Our final interview this week is with Eliza Green, author of the Compulsion Reads endorsed Becoming Human.
How did you get into writing Sci-Fi/Fantasy?
It was experimental. I didn’t dream of being a writer and I wasn’t even sure if I could write. What I really wanted to do was try it. I had an idea floating around in my head that seemed interesting enough to get it down on paper. That was in 2009.
Which is the first aspect of a story you usually plan? The plot, the setting, or the characters?
When I think of new ideas, I see the plot first. I think the plot is the most important, then you pick the characters (or the characters emerge naturally) who would best tell that story.
If you had to say that your stories were Sci-Fi/Fantasy crossed with something, what would it be?
Probably Sci-Fi/Thriller or Sci-Fi/Adventure.
What, or who, would you say is your greatest influence in your writing?
I was most impressed with Hugh Howey’s self-publishing success, which shows that it can be done in spite of the negativity surrounding self-publishing in general. I read his book, Wool, at a time when multiple traditional publishers/agents had rejected my work and I decided to go it alone. I felt excited and daunted at the same time. Wool was garnering attention across the globe. The fact that his book was self-published really stuck with me, motivated me to put my best work forward and see what happened.
More role models are needed to change the publishing landscape. There are already paradigm shifts happening, where traditional publishing is now looking at indie authors to see how they can emulate some of their successes. Forget the hype surrounding traditional versus self. In the end, it comes down to what readers want. Writers need to believe in themselves more. Obstacles are good. They make us work harder. I like being the underdog and I’m happy to prove the industry wrong.
How did you come up with the idea for the book you’ve listed here?
BECOMING HUMAN started out as a short story when I threw 10k words down on paper. I asked my partner to read it (a bigger sci fi nut than me) and he liked it. So I developed the story from there. It took me 4 years to write it. As soon as I finished BECOMING HUMAN, ALTERED REALITY, the second part of the trilogy developed legs. It’s like a chain reaction. As soon as you finish one book, you think of the next.
What was your proudest moment in the creation of this book?
I’m proud of both covers. I think they look great. I used the same cover designer for both, and it was refreshing to work on something visual after having laboured over the words for so long.
Have there been any points that had you doubting yourself? How did you get past them?
When you first publish, you wait nervously for the first reviews to come in. You doubt yourself as a writer and wonder if you can learn anything more. When I completed ALTERED REALITY (Book 2), I was able to eliminate any silly mistakes I had made with the first book before handing it over to my editor. I made the easy decision to rewrite BECOMING HUMAN after I finished Book 2, because my writing style had moved on.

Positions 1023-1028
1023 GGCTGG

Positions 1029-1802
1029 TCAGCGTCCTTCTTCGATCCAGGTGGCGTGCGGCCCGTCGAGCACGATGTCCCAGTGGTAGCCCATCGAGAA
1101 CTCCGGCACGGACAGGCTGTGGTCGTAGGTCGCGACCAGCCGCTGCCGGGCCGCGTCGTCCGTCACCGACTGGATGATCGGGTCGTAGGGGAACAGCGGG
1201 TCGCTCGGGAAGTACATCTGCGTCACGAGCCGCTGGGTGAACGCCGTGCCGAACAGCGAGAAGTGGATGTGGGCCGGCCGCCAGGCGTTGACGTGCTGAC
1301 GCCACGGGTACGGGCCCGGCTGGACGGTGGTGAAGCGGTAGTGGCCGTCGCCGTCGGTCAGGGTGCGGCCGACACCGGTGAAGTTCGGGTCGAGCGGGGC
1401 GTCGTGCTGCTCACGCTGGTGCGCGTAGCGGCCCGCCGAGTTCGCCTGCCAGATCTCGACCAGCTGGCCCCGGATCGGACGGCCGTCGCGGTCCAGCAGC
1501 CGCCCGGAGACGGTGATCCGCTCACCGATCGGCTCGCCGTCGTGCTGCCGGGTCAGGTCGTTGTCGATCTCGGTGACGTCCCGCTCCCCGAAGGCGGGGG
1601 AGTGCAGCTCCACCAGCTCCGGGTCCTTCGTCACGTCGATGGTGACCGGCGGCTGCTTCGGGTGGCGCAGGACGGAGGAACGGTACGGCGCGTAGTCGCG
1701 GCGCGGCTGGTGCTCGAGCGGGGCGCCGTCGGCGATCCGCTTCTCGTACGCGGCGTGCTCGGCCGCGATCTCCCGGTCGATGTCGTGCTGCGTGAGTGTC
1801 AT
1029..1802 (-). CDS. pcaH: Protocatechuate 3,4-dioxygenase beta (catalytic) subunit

When I published ALTERED REALITY, the pressure to deliver was even greater because I now had readers lined up for the next book. You carry those same doubts in your mind, but maybe the only way to get over them is to keep on writing. I spent a lot of time “stalking” Book 1, but now I’m happier to get on with the writing.
What is your favourite aspect of the Sci-Fi and Fantasy genres?
Ideas can be so much more out there than in regular fiction. You have permission to delve as far into your mind as you like.
What is the element you like the least about the Sci-Fi and Fantasy genres?
I prefer stories that are more down to earth. Personally, I don’t read many Science Fiction or Fantasy stories because they are too farfetched and I struggle to remember too many odd names and places.
Discounting ‘because I’d have made a lot of money’ (if that is the case,) which Sci-Fi or Fantasy book/tv series/film do you wish you’d written, and why?
One of my favourite shows is True Blood. It is a remarkable idea that (I think people forget) was originally penned by writer, Charlaine Harris. The books and characters are as vibrant as the show is and her imagination is amazing.
Eliza Green lives in Dublin, Ireland with her partner, who is an even nuttier science fiction fan than she is. She has worked in many industries from fashion, to sport to finance but when she discovered writing several years ago, it surprised her how much she loved it.
Eliza writes down-to-earth science fiction, which has stemmed from her lifelong obsession with sci-fi stories. Of special interest is the not-so-distant future; gaining that glimpse into what life could be like if we carried on as we are. Dystopian future, overcrowding and pollution – the theme of the Exilon 5 trilogy.
Two Worlds. Two Species. One Terrifying Secret.
In 2163, a polluted and overcrowded Earth forces humans to search for a new home. But the exoplanet they target, Exilon 5, is occupied. Having already begun a massive relocation programme, Bill Taggart is sent to monitor the Indigenes, the race that lives there. He is a man on the edge. He believes the Indigenes killed his wife, but he doesn’t know why. His surveillance focuses on the Indigene Stephen, who has risked his life to surface during the daytime.
Stephen has every reason to despise the humans and their attempts to colonise his planet. To protect his species from further harm, he must go against his very nature and become human. But one woman holds a secret that threatens Bill’s and Stephen’s plans, an untruth that could rip apart the lives of those on both worlds.